Last year’s pandemic highlighted the importance of health and safety of ag and food processing workers. When those workers became ill with COVID-19, processing lines and meat plants had to reduce hours or close.
The impact of meat processing plant closures specifically hit Minnesota hard. Many livestock and poultry farmers were left with full barns with no market. Farmers were forced to find other processors or euthanize their animals.
To help provide some safeguard for these ag workers, Gov. Tim Walz signed an executive order to establish the Governor’s Committee on the Safety, Health and Well-being of Agricultural and Food Processing Workers.
Noting that agriculture and food processing are foundational to Minnesota’s economy, Walz said that workers in these industries face challenges with workplace safety and employment protections, as well as access to safe housing, health care and transportation.
“We all share responsibility for addressing these challenges, and I am grateful to the leaders from across the state who stepped up to serve on this committee,” he said.
The committee will be co-chaired by Andrea Vaubel, Minnesota Department of Agriculture deputy commissioner, and Hamse Warfa, Department of Employment and Economic Development deputy commissioner of Workforce Development.
Committee members will serve terms that expire on April 3, 2023. Members were selected to include voices from public health, community organizations, labor, ag industry and state agencies.
Appointed to serve are:
- Rena Wong, United Food and Commercial Workers Local 663
- Jennifer Christensen, United Food and Commercial Workers Local 1189
- Colin Laffey, Southern Minnesota Regional Legal Services
- Emilia Gonzalez Avalos, Unidos MN
- Rodolfo Gutierrez, HACER
- Susan Bishop, Minnesota Department of Health
- Nicole Blissenbach, Minnesota Department of Labor and Industry
- Kevin Paap, Minnesota Farm Bureau
- Tamara Nelsen, Minnesota AgriGrowth Council
- Gary Wertish, Minnesota Farmers Union
- Kiza Olson, Meeker-McLeod-Sibley Community Health Services
- Sarah Berry, Southwest/West Central Community Health Board
- Kristi Halvarson, Community Health Service Inc
The committee has several objectives that begin with the coordination of resources and outreach for the 2021 growing, harvesting and processing season:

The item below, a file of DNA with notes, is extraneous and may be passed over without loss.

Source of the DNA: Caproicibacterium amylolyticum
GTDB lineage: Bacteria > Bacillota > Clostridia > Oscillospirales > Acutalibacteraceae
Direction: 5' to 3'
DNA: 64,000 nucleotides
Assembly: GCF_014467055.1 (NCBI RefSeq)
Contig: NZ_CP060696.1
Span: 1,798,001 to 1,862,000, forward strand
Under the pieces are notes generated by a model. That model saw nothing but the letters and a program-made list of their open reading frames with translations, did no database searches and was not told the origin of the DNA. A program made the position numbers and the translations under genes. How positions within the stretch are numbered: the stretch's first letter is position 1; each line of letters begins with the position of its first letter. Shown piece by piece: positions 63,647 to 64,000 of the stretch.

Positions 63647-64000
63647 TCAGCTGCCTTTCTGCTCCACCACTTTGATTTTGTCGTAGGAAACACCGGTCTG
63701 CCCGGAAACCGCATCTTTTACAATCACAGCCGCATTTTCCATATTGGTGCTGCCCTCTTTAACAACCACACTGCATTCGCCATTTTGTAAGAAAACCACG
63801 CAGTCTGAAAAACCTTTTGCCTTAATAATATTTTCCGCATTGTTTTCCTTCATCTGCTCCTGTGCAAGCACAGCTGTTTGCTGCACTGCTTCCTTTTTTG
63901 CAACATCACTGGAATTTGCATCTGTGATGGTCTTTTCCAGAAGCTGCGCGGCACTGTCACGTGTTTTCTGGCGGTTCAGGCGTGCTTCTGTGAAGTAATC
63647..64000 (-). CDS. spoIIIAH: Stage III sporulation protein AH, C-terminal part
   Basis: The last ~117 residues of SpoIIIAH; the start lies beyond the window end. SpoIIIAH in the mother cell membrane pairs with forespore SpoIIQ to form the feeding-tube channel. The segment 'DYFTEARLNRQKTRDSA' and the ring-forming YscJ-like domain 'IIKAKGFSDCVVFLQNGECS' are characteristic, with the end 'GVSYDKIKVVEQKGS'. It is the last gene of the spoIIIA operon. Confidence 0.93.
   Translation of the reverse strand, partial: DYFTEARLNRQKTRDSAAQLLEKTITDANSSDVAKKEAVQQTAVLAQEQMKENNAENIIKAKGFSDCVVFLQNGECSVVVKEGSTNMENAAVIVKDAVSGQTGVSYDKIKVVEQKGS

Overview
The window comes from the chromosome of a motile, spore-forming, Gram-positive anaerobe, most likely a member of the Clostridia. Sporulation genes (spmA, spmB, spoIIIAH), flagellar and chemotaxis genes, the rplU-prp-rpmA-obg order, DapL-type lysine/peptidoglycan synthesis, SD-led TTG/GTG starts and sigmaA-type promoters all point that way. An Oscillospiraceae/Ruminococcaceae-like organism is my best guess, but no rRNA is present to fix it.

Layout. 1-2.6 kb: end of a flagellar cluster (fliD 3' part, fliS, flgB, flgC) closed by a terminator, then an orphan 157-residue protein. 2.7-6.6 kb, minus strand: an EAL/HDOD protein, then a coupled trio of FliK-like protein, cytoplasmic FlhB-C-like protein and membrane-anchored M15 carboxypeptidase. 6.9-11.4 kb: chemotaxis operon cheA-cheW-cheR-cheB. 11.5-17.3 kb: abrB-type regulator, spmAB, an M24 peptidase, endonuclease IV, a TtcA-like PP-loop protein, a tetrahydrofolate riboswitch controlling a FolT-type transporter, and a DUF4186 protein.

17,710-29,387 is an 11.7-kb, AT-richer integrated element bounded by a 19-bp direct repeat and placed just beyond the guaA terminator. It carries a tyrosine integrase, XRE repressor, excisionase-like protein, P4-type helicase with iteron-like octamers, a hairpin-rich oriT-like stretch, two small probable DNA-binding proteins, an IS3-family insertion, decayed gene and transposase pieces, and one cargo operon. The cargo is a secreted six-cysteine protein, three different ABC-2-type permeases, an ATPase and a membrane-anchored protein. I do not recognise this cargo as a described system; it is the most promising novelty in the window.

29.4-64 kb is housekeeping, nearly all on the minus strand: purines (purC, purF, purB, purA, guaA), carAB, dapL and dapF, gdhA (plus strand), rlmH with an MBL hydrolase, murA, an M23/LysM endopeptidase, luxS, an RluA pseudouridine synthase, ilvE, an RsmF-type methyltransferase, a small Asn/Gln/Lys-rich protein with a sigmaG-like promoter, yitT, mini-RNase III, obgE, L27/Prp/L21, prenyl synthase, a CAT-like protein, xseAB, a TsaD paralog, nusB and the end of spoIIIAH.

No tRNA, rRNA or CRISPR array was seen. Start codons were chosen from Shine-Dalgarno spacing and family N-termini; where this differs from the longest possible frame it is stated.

Be proactive. Design a proactive strategy to deploy public, private and nonprofit compliance resources to protect and promote the safety, health and well-being of agricultural and food processing workers, focusing on housing, transportation and workplaces.
Effectively communicate. Develop a system for effective communication between state agencies, community organizations, advocacy groups, and agricultural and food processing employers and workers, including the workers’ families and communities.
Assist health departments. Support and assist the Minnesota Department of Health, local public health departments and community organizations with the coordination of the COVID-19 response, including testing, vaccination, access to health care, and necessary assistance for the quarantine and isolation of workers and their families if they test positive or become ill.
Provide a forum. Provide government agencies, community organizations, advocacy groups, employer and worker organizations, employers, and workers with a forum to engage, analyze data and information, coordinate resources, and plan for future agricultural growing, food production and processing seasons.
$112 billion to economy
The governor’s order noted that the agricultural production and processing industries generate more than $112 billion annually in total economic impact and support more than 431,000 jobs in Minnesota. A significant number of workers are foreign laborers, recent immigrants and refugees, and seasonal workers. Roughly 77% of all farmworkers identify their preferred language as Spanish.
A 2009 University of Minnesota study estimated that 20,000 people migrate to Minnesota each summer to work the green pea and sweet corn seasons, just two of the many crops grown in Minnesota. About 12,000 workers are employed in Minnesota’s 33 meatpacking plants.